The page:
J. Gordon Melton. The Vampire Book: The Encyclopedia of the Undead. Visible Ink Press, 2010.
Gordon Melton is probably best know to Magonia readers as the author of numerous books and papers on religious cults, particularly in the USA, and has written specifically on 'UFO Religions' such as the Raelians. An encyclopedia of vampires may seem a little out of his field, but it is clear from this book that vampire fandom has a great deal in common with the cultic milieu,
🔻A number of mystical and quasi-religious groups have used vampire mythology as part of their rituals, even to the development of cults claiming to represent 'real' vampires.
In his introduction Melton notes the resurgence of interest in vampires and vampirology over the last twenty years, and this is given full coverage in this updated edition of the 1999 original. The genre of vampire fiction, almost dead by the late 1970s and the decline of the Hammer Horror versions of Dracula, was given new blood (pardon me) through the novels of Anne Rice and later the success of TV series such as Buffy the Vampire Killer, as well as being given a boost by the centenary in 1997 of the publication of Bram Stoker' Dracula. From then on vampires never looked back, although maybe their victims should have do so more often!
Perhaps the most interesting aspect of the revival of interest in vampires has been its markedly feminine, even feminist, nature - Melton notes the arrival of the lesbian vampire. The attractive, sexy vampire now features in various collections of romantic novels, such as the Nocturn series from the British publishers Mills and Boone, always previously associated with stories involving handsome doctors, exotic sheiks and regular he-man types.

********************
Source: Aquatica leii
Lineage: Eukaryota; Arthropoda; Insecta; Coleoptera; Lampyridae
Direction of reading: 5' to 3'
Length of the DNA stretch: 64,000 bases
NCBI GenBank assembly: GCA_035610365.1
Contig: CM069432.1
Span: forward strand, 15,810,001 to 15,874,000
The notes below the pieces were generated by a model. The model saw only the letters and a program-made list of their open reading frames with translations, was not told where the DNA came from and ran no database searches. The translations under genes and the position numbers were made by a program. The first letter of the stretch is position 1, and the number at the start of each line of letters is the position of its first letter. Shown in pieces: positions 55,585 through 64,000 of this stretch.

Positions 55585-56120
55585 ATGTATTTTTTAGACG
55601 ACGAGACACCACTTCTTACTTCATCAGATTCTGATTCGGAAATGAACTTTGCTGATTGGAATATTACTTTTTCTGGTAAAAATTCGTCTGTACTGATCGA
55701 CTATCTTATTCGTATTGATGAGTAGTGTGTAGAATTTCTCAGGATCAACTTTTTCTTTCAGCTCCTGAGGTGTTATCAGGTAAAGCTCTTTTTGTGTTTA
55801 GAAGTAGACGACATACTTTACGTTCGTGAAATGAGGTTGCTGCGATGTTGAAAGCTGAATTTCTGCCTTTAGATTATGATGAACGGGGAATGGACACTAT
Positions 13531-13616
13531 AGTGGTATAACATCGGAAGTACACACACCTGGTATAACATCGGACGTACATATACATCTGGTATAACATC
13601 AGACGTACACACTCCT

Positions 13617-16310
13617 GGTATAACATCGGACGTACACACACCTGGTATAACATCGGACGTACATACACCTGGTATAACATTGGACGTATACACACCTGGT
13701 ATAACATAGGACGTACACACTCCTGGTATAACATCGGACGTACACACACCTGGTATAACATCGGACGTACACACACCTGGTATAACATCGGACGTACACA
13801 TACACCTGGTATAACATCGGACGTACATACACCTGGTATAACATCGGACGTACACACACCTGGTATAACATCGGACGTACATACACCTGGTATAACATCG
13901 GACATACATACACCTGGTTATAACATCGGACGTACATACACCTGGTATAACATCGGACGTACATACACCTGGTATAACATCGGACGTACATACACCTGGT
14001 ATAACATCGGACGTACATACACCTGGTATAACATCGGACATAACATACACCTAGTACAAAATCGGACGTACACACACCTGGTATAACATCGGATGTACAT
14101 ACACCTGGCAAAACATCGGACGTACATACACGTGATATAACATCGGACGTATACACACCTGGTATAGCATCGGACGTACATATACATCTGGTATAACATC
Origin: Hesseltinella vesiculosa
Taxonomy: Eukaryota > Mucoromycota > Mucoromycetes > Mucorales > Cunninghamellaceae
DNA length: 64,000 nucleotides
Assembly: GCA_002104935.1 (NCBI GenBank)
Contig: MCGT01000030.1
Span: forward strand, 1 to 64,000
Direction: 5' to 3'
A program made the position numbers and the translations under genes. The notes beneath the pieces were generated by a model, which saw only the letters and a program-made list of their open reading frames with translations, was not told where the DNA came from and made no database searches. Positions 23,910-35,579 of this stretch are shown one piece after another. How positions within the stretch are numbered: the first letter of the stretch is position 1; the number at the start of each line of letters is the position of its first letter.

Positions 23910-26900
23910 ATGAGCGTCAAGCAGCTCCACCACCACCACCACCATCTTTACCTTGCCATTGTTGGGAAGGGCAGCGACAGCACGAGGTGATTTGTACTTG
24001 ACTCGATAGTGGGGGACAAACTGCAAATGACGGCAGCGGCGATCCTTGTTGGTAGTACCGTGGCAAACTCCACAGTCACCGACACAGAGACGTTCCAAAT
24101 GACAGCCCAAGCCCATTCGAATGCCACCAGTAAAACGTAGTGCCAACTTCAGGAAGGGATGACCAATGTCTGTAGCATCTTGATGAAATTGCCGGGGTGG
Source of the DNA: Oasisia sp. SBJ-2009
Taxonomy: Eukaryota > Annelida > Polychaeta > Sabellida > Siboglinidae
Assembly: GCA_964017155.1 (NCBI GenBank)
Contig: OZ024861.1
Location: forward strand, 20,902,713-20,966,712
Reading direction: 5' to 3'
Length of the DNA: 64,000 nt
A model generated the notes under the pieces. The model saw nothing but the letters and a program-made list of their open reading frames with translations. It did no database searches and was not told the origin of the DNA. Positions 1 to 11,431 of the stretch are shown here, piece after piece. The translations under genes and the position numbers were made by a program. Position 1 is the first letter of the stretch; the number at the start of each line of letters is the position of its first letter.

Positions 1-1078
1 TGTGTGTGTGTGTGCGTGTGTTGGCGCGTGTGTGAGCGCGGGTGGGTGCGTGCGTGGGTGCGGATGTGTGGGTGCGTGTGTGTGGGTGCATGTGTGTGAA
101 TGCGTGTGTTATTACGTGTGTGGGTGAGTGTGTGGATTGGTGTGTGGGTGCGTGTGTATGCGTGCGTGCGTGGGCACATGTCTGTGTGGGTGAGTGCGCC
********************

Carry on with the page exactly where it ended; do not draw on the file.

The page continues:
The growth of interest in vampires has taken the subject far from its literary, folkloric and mythological roots, and all the developments are well covered in this encyclopedia. The modern TV and graphic novel incarnations of the vampire feature alongside biographies and bibliographies of contemporary vampire authors, sexuality and the vampire - including 'Bite Me in the Coffin, Not in the Closet' described as a "fan organisation for gay and lesbian people who have an interest in vampires and vampirism", it "did not survive for many years", according to Melton - and a massive amount of information on cinema vampires, actors and screenwriters. Even Duckula gets a mention.
There are a series of entries for vampires legends from various countries, from France to Burma, Japan and even South America. The entry for the United Kingdom deals mostly with this country's vampiric literary heritage, in the absence of any significant British folklore on the topic. I would like to have seen Spring Heel Jack get at least a mention, as he shares many characteristics of the vampire stereotype, but I am glad to see that my near-namesake and homophone (look it up) James Rymer gets his due as the author of probably the most successful vampire story until Bram Stoker came along.
At 909 pages this is a massive reference work, and it is good to see that there is a comprehensive index as well as the individual alphabetical entries - an absolute essential, but one which some encyclopedia compilers do not feel is necessary. -- John Rimmer